Aaron Bobrow-Strain, a professor at Whitman College in Walla Walla, Wash., and author of "White Bread: A Social History of the Store-Bought Loaf," said more than 100 years ago, U.S. bread was baked in local bakeries and then it became baked by large industrial bakeries.
"Americans still eat a lot of industrial bread -- 1.5 billion loaves of it in 2009 -- but there has been a marked cultural turn away from the stuff," Bobrow-Strain told The Boston Globe via an e-mail. "Some of that has to do with health consciousness, and a lot of it has to do with changing status consciousness."
White bread is "an icon of poverty and narrow choices in the age of yuppie foodie-ism," Bobrow-Strain added.
Health consideration might be why white bread is losing favor, but bakeries expanded and developed better tasting whole and multigrain breads.
However, Abe Faber, co-owner with Christy Timon of Clear Flour Bakery in Brookline, Mass., said during a recent trip, he shopped for some wheat bread.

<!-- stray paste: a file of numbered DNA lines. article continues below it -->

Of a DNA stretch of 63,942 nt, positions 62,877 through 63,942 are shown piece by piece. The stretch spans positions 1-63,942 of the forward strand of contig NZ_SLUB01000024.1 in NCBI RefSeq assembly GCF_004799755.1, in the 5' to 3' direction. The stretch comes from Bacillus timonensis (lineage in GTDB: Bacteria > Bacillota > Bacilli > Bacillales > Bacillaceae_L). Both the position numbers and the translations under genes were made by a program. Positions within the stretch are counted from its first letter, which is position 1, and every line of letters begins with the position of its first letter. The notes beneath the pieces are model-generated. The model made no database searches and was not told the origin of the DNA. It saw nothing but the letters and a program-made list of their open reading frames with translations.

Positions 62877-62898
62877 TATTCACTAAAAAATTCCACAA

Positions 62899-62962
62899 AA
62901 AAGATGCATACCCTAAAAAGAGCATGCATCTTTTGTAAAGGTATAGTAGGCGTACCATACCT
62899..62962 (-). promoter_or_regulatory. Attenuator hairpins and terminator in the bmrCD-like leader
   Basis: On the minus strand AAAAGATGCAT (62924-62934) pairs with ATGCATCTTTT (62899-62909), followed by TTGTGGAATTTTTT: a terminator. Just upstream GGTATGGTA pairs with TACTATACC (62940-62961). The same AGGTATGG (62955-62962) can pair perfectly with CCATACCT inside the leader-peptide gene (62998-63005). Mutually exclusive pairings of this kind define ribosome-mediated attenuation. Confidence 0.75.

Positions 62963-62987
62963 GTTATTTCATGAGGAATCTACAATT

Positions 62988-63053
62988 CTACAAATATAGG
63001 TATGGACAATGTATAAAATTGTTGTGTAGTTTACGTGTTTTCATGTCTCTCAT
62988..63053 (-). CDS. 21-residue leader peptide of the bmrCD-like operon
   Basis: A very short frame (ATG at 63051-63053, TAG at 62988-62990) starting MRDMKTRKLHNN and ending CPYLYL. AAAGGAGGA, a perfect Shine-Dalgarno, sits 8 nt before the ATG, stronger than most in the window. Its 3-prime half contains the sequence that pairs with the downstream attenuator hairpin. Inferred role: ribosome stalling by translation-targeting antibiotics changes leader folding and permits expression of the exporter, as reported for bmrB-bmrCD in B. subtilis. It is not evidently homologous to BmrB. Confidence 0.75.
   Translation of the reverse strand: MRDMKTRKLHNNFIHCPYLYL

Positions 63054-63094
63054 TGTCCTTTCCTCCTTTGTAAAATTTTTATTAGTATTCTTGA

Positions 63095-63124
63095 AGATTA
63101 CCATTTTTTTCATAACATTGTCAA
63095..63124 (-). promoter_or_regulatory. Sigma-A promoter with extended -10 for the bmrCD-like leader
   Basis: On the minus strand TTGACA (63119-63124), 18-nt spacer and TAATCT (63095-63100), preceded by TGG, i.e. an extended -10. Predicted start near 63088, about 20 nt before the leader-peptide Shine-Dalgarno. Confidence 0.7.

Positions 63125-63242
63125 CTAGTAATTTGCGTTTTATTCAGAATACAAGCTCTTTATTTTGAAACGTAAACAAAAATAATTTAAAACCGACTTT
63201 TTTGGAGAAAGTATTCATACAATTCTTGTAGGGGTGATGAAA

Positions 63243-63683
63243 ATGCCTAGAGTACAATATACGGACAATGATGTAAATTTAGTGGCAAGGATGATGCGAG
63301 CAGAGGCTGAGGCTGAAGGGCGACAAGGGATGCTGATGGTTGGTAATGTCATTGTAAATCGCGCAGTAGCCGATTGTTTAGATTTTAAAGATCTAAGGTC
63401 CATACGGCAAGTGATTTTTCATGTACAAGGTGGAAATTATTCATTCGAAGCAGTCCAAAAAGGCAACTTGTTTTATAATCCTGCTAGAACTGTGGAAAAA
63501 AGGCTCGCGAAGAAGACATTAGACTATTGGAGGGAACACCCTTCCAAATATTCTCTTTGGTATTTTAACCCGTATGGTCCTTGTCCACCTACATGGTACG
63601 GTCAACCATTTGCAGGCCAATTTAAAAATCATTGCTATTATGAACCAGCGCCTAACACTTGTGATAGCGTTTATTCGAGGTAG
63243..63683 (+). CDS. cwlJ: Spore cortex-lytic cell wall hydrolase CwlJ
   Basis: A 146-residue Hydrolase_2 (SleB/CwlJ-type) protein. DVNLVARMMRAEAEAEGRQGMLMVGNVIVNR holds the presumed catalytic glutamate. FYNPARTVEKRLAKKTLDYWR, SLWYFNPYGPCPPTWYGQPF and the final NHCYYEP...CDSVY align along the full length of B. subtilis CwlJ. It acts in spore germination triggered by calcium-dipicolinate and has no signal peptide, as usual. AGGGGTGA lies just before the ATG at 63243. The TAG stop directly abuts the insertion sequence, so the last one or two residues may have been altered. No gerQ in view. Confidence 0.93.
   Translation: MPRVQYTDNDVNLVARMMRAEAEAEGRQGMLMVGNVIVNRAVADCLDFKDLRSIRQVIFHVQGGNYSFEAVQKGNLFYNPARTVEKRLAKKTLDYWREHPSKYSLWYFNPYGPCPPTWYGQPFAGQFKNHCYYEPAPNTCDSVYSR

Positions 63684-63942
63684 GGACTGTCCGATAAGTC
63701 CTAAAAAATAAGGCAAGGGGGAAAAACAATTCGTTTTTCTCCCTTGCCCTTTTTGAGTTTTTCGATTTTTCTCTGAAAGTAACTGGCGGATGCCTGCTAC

"I read the ingredients label and I was shocked," Faber told the Globe. "Some included excess sugar, palm oil, soybean oil, as well as azodicarbonamide, a synthetic chemical used to manipulate bread dough the World Health Organization in 1999 linked to asthmatic symptoms, which is banned in the Britain, but legal in the United States."
Nutritionist Bridgette Collado advises consumers to look for bread with 100 percent whole-wheat flour or 100 percent whole-grain wheat and to check out the choosemyplate.gov Web site, which gives U.S. Department of Agriculture recommendations and whole grain information.